The next component of the VA’s homeless program will be a 152-bed facility operated by New Directions Inc., a private nonprofit group that provides housing, food, job training and other services for veterans who suffer from substance abuse, post-traumatic stress disorder or chronic unemployment. The New Directions program, launched by the VA in 1977 but stripped of federal funding during the Reagan and Bush administrations, is now run by former veterans, including some who have been helped by New Directions.
“We are building this (facility) for people who want to go through the program, not for those who just want to crash for the night,” says Tom Pepe of New Directions. “We are building this for people who want to do something constructive with their lives.”
Under a plan now being finalized, New Directions will lease a VA building just west of the homeless center’s headquarters and convert it into a long-term housing and service center for veterans. The $5 million project will be privately financed with donations to New Directions and will mark the first time such a program has been housed on VA property.
“The significance of this is that for the first time, you will be able to treat the whole problem on-site. You will be able to deal with drug abuse and retraining and the rest in-house,” says John Keaveney, a co-founder of New Directions. “Right now you can just get shuttled around.”
That sort of centralization is crucial to helping veterans who are reluctant to seek services for a variety of reasons, according to Keaveney and others.
Sometimes, they say, veterans shun help because they have had bad experiences with other veterans facilities. Other times, it is because they don’t want to confront their problems or, perhaps, don’t understand them.
Manuel Olivas, 47, spent a year on the streets before arriving at the VA’s homeless center last November. His year without shelter was the end of a journey that began in a January, 1967, firefight north of Da Nang.
Ambushed and severely wounded in the leg, Olivas figured he would die in the mud during that battle. “I couldn’t move. I thought my life was over,” he recalls.
In a way, he knows now, it was.
His “million-dollar wound” got him out of Vietnam, but it--and the subsequent word that his entire unit was wiped out in a battle--put Olivas on a path of self-destruction.
Heroin and cocaine addiction came quickly after he left the service. And even though Olivas cleaned himself up during years of steady employment, he never quite shed his demons.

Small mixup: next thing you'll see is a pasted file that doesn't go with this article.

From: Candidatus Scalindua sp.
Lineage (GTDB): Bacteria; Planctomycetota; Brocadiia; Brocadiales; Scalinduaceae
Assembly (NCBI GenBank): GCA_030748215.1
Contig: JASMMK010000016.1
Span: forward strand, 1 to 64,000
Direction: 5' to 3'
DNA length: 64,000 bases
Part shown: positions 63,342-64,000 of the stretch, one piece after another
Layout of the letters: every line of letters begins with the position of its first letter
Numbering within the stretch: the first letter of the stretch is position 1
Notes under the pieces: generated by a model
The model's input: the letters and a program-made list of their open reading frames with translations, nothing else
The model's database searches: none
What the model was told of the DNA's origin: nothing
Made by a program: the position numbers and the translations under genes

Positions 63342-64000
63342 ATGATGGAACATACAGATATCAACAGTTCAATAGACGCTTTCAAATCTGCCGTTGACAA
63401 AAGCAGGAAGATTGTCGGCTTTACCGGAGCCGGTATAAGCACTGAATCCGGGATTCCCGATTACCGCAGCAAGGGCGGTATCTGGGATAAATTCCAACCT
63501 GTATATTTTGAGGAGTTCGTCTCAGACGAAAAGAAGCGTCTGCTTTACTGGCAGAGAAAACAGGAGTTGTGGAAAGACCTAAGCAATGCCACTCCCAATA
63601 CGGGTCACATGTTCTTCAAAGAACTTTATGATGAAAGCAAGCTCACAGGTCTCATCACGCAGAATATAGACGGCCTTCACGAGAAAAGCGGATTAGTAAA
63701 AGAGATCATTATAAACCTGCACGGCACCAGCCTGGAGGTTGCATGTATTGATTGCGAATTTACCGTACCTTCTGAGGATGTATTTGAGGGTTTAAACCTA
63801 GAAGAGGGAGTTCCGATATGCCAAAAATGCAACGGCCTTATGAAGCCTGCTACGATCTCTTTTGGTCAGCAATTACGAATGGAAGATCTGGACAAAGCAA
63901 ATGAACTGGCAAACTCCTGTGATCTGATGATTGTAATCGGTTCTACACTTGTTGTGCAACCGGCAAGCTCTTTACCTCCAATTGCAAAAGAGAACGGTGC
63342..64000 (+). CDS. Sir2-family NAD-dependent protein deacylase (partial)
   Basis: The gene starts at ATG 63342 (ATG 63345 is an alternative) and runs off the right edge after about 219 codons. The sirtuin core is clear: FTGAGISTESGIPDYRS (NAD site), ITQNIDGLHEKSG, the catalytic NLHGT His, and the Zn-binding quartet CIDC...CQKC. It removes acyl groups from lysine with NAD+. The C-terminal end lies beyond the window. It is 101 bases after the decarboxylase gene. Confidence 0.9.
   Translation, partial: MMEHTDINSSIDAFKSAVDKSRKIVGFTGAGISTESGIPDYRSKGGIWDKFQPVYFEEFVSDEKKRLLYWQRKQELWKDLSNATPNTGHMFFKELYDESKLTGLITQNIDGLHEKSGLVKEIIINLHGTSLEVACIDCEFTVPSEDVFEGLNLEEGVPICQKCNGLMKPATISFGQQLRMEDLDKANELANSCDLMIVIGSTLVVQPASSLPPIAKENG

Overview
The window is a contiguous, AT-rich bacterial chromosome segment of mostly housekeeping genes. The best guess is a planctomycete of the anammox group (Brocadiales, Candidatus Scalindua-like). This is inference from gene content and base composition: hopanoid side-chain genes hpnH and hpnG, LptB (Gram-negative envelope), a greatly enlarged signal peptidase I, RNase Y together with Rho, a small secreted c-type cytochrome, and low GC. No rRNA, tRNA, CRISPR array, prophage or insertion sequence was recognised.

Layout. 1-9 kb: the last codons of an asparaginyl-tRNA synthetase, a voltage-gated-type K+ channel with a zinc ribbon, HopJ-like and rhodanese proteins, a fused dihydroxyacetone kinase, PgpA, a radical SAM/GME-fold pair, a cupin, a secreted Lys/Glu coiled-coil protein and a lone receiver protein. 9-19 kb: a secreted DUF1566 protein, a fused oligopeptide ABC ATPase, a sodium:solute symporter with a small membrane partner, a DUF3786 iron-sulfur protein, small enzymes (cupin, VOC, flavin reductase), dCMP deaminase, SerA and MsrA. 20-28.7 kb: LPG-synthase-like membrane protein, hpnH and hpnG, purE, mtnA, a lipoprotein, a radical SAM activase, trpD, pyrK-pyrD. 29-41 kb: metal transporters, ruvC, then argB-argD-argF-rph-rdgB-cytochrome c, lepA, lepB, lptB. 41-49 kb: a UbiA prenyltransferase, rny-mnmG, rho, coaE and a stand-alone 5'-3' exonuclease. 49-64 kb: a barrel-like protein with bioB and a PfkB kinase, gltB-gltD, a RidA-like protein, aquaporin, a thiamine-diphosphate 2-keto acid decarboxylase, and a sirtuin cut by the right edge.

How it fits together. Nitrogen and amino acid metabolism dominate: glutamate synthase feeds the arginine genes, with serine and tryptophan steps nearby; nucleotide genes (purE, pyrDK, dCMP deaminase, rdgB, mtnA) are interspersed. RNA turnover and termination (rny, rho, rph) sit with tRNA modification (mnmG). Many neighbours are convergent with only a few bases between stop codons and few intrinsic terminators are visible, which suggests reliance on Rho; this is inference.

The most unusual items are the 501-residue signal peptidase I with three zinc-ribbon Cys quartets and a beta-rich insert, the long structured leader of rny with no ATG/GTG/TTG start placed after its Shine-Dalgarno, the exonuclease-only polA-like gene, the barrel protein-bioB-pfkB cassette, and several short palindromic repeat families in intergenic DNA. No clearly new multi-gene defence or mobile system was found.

“I was off (drugs) seven years and had a good job,” he remembers. “I never thought that I would be on drugs again. I never thought I’d end up homeless. That was the biggest fear of my life. I didn’t want to wind up on Skid Row.”
“I didn’t,” Olivas says, “but I wound up on Venice Beach.”
By the time he arrived at the VA program, Olivas had survived a shooting, a stabbing that left him blind in one eye and other drug-related horrors. An infant son died from health problems caused by the drug addiction of Olivas and his girlfriend.
Still, he plodded along, numb to his emotions and unable to see a future.
“When he came in, he was an obvious PTSD” case, says VA caseworker Ric Stafford, referring to post-traumatic stress disorder--a common diagnosis in combat veterans.
The emotional shutdown. The numbing out. “It’s a normal reaction to abnormally traumatic experiences,” says Stafford, himself a combat veteran of the Vietnam War.
Today, after receiving drug treatment and counseling for stress disorder at the homeless center, Olivas is again living clean and sober, looking for steady work. And he believes he is on the way toward confronting and eventually controlling the pain of his past.
One indication, he says, is that he is no longer sure he wants his ashes scattered atop the hills of Vietnam--a gesture he once considered his only way to reach closure with the war.
And, Olivas says, he knows he is changing because he no longer is lured to the Santa Monica and Venice parking lots where he and other addicts and alcoholics would while away their lives.
“I see them now and I don’t even stop,” Olivas says. “I got no business out there. There are too many things I want to do.”